Northern Ireland Assembly
Committee Pleased that Department of Education has Accepted All Recommendations on Special Educational Needs
The Northern Ireland Assembly’s Public Accounts Committee has welcomed the Department of Education’s (the Department) acceptance of all seven recommendations made in its Report on Impact Review of Special Educational Needs (the Report), published by the Committee on 25 February 2021.
The Report examined the way the Department and the Education Authority (EA) support children with Special Educational Needs (SEN), including those in mainstream schools. The Committee found that there were systemic problems with educational need provision while, at the same time, £1.3 billion had been spent supporting these children, with costs rising each year.
Chairperson of the Committee, William Humphrey MBE MLA said:
“We are pleased that the Department has accepted all of our recommendations on SEN provision.
“While carrying out our investigation we were troubled by the problems with SEN provision and the fact that the Department and EA had failed to address these in the past. We also stressed the importance of ensuring every pound is well spent, in meeting the needs of children who need assistance, whether they have or do not have a statement of SEN.
“The Department has now agreed to our recommendation to undertake an independent review of the EA and an external review of the effectiveness of SEN processes as soon as possible, once funding is in place.
“In addition, we also welcome the Department’s resolve to improve the EA’s performance against the statutory timeframe for assessment and statementing.
“We are pleased to see that the Department is taking our Report and recommendations seriously—we know that in the past not all of our recommendations have been acted on. We will be asking the Department to report back to us in six months’ time, when we hope that significant improvements will have been made.”
Notes to Editors
Read the Public Accounts Committee Report on Impact Review of Special Educational Needs.
The recommendations made by the Committee are:
PAC remains concerned at the number of children that have been failed and how long these failings have been allowed to continue for. In the Committee's view there are elements of dysfunctionality within the EA.
In view of the fact that the EA is in its sixth year, PAC recommends DE should commission an independent review of the EA to assess its effectiveness.
PAC strongly believes that there is a need for an independent, external review of the effectiveness of SEN processes, to help build public confidence.
PAC recommends that there should be an immediate independent, external review of the SEN service provision and processes. This review must be completed promptly and should include:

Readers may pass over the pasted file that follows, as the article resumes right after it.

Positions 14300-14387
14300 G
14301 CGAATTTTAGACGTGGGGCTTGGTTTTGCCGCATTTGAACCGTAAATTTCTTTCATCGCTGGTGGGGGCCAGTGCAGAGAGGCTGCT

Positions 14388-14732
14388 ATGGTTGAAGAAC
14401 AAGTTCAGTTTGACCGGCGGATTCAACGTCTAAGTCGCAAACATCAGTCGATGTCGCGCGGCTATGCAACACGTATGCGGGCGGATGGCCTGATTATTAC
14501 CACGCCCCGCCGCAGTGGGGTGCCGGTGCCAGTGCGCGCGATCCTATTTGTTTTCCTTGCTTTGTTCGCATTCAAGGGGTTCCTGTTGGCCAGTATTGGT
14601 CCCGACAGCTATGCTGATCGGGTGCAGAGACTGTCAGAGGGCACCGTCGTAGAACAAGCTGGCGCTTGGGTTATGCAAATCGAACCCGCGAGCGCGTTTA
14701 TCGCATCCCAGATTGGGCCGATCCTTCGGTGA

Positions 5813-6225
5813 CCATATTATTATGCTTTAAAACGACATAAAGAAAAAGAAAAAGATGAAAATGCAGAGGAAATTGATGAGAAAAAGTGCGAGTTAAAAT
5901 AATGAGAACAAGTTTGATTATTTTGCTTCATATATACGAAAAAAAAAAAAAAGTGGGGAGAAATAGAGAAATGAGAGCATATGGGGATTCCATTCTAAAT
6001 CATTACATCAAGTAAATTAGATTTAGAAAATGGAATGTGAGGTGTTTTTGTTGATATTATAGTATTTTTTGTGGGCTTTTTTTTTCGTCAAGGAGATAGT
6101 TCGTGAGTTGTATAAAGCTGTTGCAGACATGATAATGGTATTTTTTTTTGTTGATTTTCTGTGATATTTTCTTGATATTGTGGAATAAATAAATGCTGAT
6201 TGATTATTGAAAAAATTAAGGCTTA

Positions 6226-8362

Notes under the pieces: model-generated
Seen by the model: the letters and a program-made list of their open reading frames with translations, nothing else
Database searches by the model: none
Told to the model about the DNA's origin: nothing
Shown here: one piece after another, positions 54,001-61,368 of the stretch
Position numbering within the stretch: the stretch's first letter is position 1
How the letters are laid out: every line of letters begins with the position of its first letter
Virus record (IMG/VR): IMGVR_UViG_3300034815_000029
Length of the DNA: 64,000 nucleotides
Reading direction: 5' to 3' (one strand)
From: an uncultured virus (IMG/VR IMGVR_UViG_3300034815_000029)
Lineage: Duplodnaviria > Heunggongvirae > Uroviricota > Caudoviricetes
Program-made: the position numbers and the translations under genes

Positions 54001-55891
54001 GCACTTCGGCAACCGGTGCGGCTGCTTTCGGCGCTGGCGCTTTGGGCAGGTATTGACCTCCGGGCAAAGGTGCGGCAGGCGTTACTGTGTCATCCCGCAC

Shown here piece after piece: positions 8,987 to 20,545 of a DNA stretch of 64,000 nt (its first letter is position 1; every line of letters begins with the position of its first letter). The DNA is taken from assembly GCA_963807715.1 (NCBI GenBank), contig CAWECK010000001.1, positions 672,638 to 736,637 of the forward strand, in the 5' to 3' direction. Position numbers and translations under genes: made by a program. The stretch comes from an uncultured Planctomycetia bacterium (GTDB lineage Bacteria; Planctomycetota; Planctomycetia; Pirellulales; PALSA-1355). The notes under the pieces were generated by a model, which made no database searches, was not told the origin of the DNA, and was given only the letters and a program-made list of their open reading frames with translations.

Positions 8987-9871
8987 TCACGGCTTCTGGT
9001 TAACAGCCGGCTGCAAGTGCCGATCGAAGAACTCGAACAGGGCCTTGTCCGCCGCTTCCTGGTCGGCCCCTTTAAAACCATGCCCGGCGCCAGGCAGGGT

- an evaluation of all types of SEN support provided by developing benchmarks and collating data to demonstrate the progress made by children;
- an assessment of the impact of adult assistance on children's outcomes, for both primary and post-primary school pupils, to determine when it is the best form of support;
- obtaining an understanding as to why there is a higher proportion of children with SEN and specifically children with a statement of SEN in Northern Ireland compared to England;
- benchmarking SEN services with other jurisdictions to learn from their experiences;
- consideration of the funding of SEN services including the delegation of budgets; and
- assessing the impact of the new Framework coming from the revised Regulations and Code of Practice.
PAC expects DE to implement a rigorous performance monitoring process with greater focus on the EA's performance against the statutory timeframe for assessment and statementing.
PAC is concerned at the extent of the EA Board's oversight, monitoring and challenge of the EA's performance in respect of SEN and also the EA Board's understanding of its role.
PAC recommends that the Board must satisfy itself as to the quality and relevance of the information provided to it. The Committee considers that a Board is failing in its role if it does not challenge performance for key areas such as SEN and where there is a significant operational problem the Committee expects the Board to drill in to it.
PAC considers the absence of reliable information and data in the EA as a key attribute to the poor performance in the delivery of SEN services.
PAC therefore recommends that deficiencies in the management information held by the EA are addressed urgently and that clear performance frameworks are put in place which should include targets for accessing school based SEN support services. In addition, the EA should collate data on the number of children that schools have identified as needing SEN support and are waiting to be referred to the Educational Psychology Service.
Only once there is an evidence base can DE and the EA provide assurances that money is being used to best effect.
PAC recommends that the effectiveness of funding allocated to all stages of the SEN process is reviewed to ensure that every pound is well spent, in meeting the needs of all children, with or without a statement of SEN.
PAC expects decisions made by the EA to be robust and able to withstand challenge. As a matter of urgency the issues leading to the increase in the number of appeals, and the reasoning as to why the EA concede so many, needs to be understood.
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